Thursday, May 29, 2008

ROW vs. Wading

It seems like our potholes and rough street repairs form pools sufficient for wading or even rowing. And that lack of quality has the City Council's attention.

The Tacoma City Council Environment and Public Works Committee yesterday (5-28-08) afternoon discussed a new, state-of-the-art policy aimed at preserving Tacoma's investment in roads.

As part of the City's overall direction to improve streets, the Council committee is too considering how utility cuts for access for maintenance, repairs and installation of new services impacts these roads. Cuts and trenches are made for Internet and TV cable, telephone lines, electric power lines, natural gas pipelines, potable water, storm and sanitary sewer collection.

City Public Works/Streets provided some estimates for how much the proposed changes would impact customers. The most common denominator is a mid-block (as opposed to corner lot) residential property needing to replace a 6" diameter sanitary sewer lateral. The homeowner is responsible for all costs from his/her home, including the riser, to the sewer lateral. The assumption is that the street is 30' wide and existing asphalt is 4" deep. Following are the costs for street repair, not repairs to plumbing!
The standard practice is for 1' cutback. That requires an estimated $780 to repair.

The proposed rule is a 3' cutback & half street that must be repaved if disturbed. Since the cutback includes both halves of the street as this example has the sanitary sewer on the opposite lane, both sides are disturbed. Estimated cost of street repairs: $2,310.
Net difference between existing rule and proposed rule: $1,530, a 196% increase.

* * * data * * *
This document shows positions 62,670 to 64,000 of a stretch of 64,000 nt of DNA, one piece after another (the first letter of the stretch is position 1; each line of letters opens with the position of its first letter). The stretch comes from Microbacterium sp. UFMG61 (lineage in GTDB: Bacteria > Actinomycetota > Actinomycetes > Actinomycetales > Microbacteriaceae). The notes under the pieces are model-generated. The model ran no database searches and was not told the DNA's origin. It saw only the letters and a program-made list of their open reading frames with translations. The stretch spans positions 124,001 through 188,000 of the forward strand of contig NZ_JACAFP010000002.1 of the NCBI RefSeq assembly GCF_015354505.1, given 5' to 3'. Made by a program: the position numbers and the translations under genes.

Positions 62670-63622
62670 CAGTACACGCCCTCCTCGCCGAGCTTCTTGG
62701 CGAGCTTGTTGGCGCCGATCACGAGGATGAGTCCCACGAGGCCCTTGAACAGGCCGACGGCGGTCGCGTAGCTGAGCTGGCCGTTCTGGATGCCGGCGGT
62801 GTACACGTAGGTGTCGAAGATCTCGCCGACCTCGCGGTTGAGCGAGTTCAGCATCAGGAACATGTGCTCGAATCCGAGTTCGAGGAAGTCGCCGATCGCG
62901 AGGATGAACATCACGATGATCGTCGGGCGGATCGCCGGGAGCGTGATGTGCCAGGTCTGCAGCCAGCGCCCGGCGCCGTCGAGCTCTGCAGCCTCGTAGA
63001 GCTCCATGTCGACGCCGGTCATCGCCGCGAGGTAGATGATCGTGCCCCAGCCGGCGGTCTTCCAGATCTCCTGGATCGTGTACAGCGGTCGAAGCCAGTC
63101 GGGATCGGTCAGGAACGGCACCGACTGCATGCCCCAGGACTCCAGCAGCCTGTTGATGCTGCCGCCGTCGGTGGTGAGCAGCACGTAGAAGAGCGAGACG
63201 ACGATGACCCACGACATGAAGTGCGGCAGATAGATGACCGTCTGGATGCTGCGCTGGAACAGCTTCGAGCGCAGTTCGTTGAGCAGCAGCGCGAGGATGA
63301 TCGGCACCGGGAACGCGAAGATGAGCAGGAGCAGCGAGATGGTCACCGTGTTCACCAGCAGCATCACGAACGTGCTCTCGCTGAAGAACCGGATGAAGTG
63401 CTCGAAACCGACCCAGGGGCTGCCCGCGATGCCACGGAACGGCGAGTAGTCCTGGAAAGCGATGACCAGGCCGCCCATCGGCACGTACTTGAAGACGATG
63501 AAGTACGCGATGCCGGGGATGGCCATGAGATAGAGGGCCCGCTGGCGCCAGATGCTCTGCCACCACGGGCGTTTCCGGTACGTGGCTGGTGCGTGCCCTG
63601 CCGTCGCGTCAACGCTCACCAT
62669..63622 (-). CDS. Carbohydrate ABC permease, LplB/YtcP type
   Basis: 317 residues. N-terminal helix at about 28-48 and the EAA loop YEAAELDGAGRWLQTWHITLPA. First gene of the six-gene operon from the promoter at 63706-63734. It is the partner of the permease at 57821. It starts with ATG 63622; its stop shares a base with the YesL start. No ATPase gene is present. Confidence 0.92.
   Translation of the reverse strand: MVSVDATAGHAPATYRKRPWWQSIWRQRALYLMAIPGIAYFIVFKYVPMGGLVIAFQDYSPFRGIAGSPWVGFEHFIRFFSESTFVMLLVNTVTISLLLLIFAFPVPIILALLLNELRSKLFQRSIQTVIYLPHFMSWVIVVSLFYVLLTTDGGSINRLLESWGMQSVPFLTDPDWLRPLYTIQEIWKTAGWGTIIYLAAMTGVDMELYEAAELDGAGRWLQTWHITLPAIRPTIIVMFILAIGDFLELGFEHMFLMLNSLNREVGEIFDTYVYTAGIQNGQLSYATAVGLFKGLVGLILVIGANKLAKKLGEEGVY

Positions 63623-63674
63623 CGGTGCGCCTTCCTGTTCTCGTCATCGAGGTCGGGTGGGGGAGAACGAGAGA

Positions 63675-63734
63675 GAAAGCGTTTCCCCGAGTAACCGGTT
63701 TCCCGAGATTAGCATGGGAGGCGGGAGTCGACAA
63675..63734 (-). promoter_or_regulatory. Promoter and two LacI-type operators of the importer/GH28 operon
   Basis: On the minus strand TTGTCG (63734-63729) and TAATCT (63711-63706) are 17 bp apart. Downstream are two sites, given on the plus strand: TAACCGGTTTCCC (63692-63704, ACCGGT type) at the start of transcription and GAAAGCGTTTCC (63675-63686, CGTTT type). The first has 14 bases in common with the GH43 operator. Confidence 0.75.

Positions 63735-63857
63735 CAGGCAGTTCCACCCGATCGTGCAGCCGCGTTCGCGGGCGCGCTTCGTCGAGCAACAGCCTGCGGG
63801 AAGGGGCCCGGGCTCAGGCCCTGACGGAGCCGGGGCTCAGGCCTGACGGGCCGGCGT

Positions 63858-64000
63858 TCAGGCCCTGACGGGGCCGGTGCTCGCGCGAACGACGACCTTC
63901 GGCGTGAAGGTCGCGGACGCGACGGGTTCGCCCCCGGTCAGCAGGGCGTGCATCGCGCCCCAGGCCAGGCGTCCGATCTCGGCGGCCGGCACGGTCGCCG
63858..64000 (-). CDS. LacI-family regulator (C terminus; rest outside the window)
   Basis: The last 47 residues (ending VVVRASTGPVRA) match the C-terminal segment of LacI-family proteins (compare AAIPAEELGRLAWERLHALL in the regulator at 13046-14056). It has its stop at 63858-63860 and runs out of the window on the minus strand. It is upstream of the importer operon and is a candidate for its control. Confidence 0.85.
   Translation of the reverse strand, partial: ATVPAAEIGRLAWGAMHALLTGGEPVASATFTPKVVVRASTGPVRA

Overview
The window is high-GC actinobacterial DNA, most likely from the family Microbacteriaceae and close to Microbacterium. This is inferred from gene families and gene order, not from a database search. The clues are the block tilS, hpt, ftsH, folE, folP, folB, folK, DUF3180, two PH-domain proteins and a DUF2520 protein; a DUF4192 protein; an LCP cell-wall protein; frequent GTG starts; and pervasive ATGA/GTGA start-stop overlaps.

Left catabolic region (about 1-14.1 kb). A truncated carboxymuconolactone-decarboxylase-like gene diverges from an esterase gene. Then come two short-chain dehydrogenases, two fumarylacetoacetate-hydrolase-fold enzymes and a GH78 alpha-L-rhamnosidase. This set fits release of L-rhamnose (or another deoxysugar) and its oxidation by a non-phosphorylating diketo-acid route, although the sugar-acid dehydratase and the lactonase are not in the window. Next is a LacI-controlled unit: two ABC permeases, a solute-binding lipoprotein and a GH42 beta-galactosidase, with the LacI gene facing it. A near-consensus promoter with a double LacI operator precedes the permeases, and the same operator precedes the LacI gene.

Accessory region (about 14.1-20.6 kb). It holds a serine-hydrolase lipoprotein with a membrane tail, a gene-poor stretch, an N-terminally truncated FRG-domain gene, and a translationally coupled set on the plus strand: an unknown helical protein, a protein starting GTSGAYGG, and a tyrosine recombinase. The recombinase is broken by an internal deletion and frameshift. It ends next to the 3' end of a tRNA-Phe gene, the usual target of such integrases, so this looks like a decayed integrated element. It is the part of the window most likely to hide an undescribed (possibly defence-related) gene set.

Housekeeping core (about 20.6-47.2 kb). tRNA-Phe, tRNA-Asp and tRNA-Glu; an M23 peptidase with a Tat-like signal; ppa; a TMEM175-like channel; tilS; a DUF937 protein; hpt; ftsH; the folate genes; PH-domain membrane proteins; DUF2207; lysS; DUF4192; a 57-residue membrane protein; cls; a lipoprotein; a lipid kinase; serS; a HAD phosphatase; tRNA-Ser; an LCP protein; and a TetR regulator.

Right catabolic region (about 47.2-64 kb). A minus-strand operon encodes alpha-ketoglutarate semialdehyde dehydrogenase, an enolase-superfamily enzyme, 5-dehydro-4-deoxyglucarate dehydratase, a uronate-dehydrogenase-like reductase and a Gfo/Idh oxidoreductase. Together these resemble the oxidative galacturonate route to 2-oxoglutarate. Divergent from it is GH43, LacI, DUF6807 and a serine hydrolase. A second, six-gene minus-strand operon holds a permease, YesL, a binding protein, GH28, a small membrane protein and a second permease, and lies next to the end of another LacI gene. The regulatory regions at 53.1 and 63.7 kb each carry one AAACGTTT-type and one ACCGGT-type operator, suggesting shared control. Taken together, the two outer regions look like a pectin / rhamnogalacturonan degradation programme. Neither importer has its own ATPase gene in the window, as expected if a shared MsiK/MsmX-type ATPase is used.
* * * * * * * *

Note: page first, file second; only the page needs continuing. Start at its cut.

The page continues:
Although Tacoma Public Works (other than the streets department) and Tacoma Public Utilities are impacted by these requirements, none attended AND participated in the discussion of the impact of this proposal on customers. Only Comcast and Puget Sound Energy commented. All these public and private utilities might be expected to be disinterested in the imposition of such rules. They could be expected to pass those costs to all the ratepayers in the utility area, or have the costs accrue to the homeowners and not pass through the utility at all.

However, such is not the case with Puget Sound Energy. Reported earlier in this advocacy blog are reports on the expected declaration of the Tacoma metro area as a non-attainment area for PM2.5. The chief culprit for the region's poor air quality is conceded to be wood smoke from residential fireplaces or older, inefficient wood stoves. There are two likely fixes for the air quality problem. One is to subsidize the replacement of old stoves for homeowners.

The other is to assist in the conversion of homes to the most efficient fuel - natural gas or electricity. (There are strategic ramifications ((conservation and fish)) for increased demand of electricity as a fuel.) However, this street replacement rule will place substantial costs on homeowners desiring natural gas. For instance, Seattle adopted a similar street replacement rule about 18+ months ago. Since then, PSE has an 80% reduction in new customers (forcing even more of the market to electricity.) Thus, the unintended consequences of the proposed right-of-way (ROW) restoration is to block natural gas as an economical alternative to remedy the poor air quality of the region.

The Chamber spoke to the Council's committee members, about this particular unintended consequence. Additional points that were made were:
  1. The ROW replacement should be relevant to the disruption, not to a larger than necessary area;

  2. The ROW replacement should not be a defacto street renovation/maintenance program;
  3. The ROW replacement program should not seek to place costs on the utility ratepayer for costs that are the responsibility of general government to maintain streets;

  4. Public and private enterprises should be treated the same (a level playing field) in all requirements as to the program including fees and permitting.

It is the sense of this blogger that the Council's Environment and Public Works Committee wishes to recommend an aggressive ROW restoration program. The fairness of that program and the impacts on individual home and business owners and each utility's ratebase of customers remains to be seen.

No comments:

Post a Comment